Stage 6: Caltanisetta — Etna, 164km
Ah, the legendary climb to Mungibeddu! [h/t Will] The Giro starts climbing for real on this day. And while it may be too early to draw any grand conclusions, it’s definitely not too early to pull out the old cliche about how you can’t win the Giro on stage 6 but you can lose it. But I am not going to do that.
What’s It About?
Going uphill. Not that the previous two Sicilian stages have been averse to a bit of climbing at the business end of the race. But the climb to Etna is the main feature on this day, and it’s among the highest-order climbs, category 1, to finish the race. More than any day up to now, this stage is meant to draw out the Maglia Rosa speranze.
Good stuff, that. But if you are expecting a repeat of last year, or any previous trip up Etna by the Giro, I can tell you this is a completely different approach. The Giro has finished at Mount Etna on four previous occasions: in 1967 and 1989, about which I have no details, and in 2011 and last year, both at the Rifugio Sapienza, which is the highest point for tourists at 1892 meters (it gets a little, shall we say, poisonous gassy at times higher up). For all I know, every Etna stage has finished in the same place. Until now.
This year the stage will take a completely different road, adjacent to the Rifugio Sapienza route known as SP 92. Just to the west of that, the race will climb the Strada Milia to a height of 1736 meters, ending at the Astrophysics Observatory. You can see the route better here, with SP 92 and its switchbacks ascending to the Rifugio just to the right.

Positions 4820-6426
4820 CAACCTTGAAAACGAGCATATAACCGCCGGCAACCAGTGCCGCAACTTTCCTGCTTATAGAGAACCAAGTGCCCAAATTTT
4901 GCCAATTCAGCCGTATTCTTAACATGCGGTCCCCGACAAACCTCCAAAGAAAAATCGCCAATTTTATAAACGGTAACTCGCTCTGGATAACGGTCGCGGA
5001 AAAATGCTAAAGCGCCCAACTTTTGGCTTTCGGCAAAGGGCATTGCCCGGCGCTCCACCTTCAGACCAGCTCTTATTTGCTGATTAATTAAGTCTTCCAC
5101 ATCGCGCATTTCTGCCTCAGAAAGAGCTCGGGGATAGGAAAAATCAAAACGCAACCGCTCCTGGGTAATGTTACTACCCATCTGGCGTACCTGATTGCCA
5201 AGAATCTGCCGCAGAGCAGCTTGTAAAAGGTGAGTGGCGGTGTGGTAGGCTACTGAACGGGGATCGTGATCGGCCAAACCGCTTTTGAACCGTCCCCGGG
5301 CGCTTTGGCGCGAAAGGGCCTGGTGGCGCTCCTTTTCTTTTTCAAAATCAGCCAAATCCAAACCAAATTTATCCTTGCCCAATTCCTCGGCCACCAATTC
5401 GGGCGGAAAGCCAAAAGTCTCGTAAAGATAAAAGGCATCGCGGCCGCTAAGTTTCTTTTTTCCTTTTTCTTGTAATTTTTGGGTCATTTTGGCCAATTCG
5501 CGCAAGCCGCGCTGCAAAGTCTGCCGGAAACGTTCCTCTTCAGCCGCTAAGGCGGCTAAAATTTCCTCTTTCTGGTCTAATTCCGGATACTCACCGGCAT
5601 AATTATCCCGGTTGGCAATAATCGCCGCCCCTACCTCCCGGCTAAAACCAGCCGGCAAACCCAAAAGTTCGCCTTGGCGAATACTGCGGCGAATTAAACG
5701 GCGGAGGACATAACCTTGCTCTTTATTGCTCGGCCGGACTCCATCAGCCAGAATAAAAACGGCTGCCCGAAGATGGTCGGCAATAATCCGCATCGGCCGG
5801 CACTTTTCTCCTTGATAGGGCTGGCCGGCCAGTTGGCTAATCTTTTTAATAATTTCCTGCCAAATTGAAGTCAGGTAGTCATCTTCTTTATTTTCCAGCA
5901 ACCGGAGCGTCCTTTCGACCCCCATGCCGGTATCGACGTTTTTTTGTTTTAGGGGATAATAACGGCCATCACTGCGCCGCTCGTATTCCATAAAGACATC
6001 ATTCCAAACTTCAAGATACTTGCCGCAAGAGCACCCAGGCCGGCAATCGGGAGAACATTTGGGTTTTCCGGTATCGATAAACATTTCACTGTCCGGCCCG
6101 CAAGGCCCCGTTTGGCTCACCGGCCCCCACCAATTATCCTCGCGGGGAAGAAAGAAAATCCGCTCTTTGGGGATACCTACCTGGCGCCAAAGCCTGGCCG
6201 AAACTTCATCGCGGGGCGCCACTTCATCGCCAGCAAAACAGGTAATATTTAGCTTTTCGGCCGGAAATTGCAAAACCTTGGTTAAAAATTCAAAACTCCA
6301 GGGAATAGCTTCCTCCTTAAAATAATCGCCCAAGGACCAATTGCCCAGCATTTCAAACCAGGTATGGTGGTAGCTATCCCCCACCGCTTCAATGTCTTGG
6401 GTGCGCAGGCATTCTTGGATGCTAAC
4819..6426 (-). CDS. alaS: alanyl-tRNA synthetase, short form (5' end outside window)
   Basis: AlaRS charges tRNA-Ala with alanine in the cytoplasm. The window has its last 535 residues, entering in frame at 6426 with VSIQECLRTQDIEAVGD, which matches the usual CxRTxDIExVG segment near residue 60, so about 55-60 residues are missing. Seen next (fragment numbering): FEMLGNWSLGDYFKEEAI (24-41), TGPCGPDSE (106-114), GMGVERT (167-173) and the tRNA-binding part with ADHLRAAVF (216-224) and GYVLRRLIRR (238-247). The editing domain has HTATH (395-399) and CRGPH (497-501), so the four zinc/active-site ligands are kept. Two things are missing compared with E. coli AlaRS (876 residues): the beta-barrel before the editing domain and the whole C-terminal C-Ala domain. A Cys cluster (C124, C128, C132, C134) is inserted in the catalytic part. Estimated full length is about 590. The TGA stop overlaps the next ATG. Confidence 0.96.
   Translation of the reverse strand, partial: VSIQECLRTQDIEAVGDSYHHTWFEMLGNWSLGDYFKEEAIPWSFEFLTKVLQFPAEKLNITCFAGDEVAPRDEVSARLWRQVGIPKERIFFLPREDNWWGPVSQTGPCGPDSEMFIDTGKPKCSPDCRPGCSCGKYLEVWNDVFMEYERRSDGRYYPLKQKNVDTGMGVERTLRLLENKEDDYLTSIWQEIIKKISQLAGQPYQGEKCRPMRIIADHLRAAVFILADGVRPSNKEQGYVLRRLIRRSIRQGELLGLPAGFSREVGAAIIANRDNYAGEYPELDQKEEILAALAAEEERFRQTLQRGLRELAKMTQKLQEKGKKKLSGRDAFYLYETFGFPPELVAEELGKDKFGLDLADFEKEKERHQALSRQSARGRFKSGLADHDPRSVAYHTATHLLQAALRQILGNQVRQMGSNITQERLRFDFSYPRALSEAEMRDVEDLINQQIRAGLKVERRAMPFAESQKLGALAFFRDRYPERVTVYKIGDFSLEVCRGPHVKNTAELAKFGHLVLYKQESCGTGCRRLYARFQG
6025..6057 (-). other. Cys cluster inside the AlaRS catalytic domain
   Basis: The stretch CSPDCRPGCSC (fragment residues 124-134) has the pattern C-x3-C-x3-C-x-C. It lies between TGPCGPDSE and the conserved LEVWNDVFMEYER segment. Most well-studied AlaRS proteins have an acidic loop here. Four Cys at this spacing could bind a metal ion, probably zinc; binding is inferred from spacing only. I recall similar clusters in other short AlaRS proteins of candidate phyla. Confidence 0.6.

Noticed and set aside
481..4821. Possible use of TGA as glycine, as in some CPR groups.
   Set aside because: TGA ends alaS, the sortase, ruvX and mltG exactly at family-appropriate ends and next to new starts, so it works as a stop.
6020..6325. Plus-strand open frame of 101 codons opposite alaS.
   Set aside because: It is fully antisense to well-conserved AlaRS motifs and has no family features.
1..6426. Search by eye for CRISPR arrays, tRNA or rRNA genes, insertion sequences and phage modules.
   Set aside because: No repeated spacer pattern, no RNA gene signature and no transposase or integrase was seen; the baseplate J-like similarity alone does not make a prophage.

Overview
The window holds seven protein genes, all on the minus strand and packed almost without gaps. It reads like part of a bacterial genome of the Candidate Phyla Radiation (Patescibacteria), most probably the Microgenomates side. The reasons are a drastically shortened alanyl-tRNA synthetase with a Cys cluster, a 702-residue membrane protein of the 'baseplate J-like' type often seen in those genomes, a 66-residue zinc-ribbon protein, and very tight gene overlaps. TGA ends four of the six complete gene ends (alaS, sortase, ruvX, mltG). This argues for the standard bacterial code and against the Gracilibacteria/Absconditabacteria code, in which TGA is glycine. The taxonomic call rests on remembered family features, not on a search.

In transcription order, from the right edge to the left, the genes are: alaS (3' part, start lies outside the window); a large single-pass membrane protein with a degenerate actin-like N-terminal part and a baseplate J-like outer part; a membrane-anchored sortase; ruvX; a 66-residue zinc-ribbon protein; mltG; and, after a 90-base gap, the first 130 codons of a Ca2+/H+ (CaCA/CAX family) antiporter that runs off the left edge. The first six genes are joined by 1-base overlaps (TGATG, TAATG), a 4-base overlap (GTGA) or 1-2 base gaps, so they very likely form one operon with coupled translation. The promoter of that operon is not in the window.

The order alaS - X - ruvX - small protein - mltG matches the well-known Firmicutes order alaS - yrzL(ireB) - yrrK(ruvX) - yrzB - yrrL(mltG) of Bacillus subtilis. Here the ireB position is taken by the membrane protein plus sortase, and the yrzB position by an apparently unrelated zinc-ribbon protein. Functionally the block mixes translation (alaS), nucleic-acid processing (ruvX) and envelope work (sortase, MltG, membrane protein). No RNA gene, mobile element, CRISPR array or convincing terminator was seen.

That’s a significant difference as far as the entire climb goes. From Will’s ranking last year, the Sapienza finish was worth a score of 119 on the climbers’ rating, whereas it’s down to a 99 this year. [The Colle delle Finestre stage tips past 200, for reference.]
Honestly, though, I don’t think we will be cheated by this change. I have no idea why they chose a different route; perhaps the international transfer was thought to be enough of a burden that maybe they could take the climbing down just a touch right after. But there are two reasons a stage is selective: because it’s tough enough, especially at the end, and because everything is relative, which means whether riders are on fumes or a quarter of a tank, the ones with less will suffer. Here’s a detailed profile of this year’s Etna gradients: